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Friday, September 19, 2008

 

cost


details of the RTC/RFC plan are still to be settled in washington. but calculated risk was the first to point this out, to my knowledge, about the plan's current incarnation. he follows up here.

... [B]uying the assets isn't enough. These asset sales will lead to substantial write-downs, and that will reduce the regulatory capital at the banks.

So how do the banks recapitalize?

The hope is that by making the assets transparent, and selling off the toxic waste, that will rebuild confidence with investors. Maybe. But the U.S. Government might also have to help recapitalize the banks to keep them lending (like the Reconstruction Finance Corporation (RFC) did during the Depression). Either way, it appears the current shareholders face massive dilution.


the trillion-dollar pricetag being bandied about (a figure hank paulson implies but won't touch for its psychological volatility) is very likely just the first part of the plan (though the government will theoretically reclaim residual value either by a later sale or holding to maturity). buying off a trillion or more dollars of bad debts would serve mostly to open the gates for a badly-needed and more expensive recapitalization.

as ever, take the government admission of cost and multiply by three or five. this is going to hurt.

as tim duy writes:

Try as policymakers might, they cannot forever ignore the fact that we are not Japan; we do not have excess domestic savings to fund such a program. Eventually that fact will come home to roost. Perhaps it already has, as pressure from the Chinese appears had some role in the Freddie/Fannie bailout. And Americans may have to recognize that the remaining storied investment banks, names that drove American capitalism for generations, may soon be substantially owned by China. Indeed if the Bank of China continues to be a dominant financer of US excess, they have found a way to dominate the US in a way that could never have been achieved militarily. They will have effectively exploited a gaping hole in the international financial architecture opened increasingly wider by US policymakers over the last 28 years. But, US citizens all get cheap flat screen TVs, so who cares?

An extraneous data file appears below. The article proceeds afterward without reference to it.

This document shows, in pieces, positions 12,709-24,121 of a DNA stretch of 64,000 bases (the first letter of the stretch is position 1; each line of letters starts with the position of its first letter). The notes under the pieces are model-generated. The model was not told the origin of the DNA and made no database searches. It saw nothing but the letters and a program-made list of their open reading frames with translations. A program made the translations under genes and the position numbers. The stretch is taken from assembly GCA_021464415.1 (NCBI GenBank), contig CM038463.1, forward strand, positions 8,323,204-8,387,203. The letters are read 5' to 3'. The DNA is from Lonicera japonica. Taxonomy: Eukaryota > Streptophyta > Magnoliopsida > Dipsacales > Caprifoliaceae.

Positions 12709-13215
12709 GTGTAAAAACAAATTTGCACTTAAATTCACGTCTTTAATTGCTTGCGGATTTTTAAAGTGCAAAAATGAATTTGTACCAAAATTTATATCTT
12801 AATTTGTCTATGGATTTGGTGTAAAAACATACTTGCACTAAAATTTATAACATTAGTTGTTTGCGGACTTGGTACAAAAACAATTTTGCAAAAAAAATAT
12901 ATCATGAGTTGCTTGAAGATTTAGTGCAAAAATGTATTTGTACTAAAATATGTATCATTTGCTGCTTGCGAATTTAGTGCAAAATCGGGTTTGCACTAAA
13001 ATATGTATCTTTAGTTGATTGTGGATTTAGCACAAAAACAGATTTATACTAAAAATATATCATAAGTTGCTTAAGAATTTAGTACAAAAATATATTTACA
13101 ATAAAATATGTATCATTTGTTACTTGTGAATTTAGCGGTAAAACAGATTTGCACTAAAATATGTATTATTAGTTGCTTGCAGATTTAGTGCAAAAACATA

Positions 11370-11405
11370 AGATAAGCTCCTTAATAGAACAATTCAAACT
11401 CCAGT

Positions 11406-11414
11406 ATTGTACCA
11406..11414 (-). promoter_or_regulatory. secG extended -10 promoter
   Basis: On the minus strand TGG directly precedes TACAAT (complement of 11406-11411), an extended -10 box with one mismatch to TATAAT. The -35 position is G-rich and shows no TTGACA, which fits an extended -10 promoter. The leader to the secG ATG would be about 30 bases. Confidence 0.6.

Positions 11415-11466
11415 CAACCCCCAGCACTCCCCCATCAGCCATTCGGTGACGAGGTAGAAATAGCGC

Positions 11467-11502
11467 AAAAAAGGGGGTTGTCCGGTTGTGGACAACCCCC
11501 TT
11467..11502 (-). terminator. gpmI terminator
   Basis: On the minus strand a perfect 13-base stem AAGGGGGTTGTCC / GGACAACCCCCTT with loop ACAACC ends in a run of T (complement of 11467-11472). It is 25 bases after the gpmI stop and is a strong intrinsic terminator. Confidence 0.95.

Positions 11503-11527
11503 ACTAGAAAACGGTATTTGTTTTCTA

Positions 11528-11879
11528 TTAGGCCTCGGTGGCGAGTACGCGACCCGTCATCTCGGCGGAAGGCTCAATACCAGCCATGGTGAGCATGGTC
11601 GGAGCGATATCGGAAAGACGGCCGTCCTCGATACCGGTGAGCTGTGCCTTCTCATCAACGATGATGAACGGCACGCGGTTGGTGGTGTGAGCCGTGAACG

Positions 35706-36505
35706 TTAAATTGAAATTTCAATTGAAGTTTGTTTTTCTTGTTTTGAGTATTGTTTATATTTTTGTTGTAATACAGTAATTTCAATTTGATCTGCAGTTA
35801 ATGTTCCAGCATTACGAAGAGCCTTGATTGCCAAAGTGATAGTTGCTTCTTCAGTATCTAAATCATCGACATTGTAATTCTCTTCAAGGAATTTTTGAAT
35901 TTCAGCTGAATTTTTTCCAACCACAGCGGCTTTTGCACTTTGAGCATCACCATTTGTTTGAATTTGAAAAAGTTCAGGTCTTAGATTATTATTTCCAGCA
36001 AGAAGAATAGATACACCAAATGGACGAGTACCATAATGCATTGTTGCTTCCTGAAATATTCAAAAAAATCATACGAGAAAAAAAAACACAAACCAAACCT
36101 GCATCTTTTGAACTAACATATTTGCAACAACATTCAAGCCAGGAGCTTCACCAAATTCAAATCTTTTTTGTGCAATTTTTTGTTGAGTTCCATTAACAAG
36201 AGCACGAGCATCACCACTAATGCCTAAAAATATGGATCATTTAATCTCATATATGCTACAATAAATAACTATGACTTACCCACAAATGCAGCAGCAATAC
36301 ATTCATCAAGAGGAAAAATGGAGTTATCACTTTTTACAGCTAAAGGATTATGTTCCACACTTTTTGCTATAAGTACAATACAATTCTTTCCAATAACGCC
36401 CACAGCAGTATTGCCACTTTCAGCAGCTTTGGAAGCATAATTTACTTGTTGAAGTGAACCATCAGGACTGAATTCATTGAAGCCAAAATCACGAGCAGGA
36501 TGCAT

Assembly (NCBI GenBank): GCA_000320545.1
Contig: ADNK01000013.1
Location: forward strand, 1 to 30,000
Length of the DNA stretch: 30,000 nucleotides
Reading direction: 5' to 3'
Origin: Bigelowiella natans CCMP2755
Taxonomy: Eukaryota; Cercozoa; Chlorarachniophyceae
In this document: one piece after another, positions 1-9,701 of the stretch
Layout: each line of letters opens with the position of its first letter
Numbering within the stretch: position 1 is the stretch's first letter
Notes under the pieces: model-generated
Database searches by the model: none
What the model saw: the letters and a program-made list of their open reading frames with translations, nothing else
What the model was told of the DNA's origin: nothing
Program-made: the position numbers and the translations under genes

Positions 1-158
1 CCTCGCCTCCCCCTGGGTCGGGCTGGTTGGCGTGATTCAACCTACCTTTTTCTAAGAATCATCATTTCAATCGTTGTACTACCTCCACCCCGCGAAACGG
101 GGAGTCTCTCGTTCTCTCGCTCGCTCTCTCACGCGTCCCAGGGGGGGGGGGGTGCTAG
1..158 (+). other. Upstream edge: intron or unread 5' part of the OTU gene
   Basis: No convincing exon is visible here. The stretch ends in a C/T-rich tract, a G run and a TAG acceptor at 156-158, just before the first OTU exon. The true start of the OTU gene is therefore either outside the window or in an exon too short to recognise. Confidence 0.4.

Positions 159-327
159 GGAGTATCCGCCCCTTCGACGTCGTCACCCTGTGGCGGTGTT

And China is just one of the nations financing the US. We remain lucky that these counterparties have yet to ask for the restructuring program the US Treasury demanded during the Asian Financial Crisis.

What is the alternative? A tax increase? Tell Americans six weeks before an election that they need to accept a lower standard of living? I don’t see that happening. It won’t happen until the foreign credit is turned off. Otherwise, policymakers will continue to behave as if deficits don’t matter.

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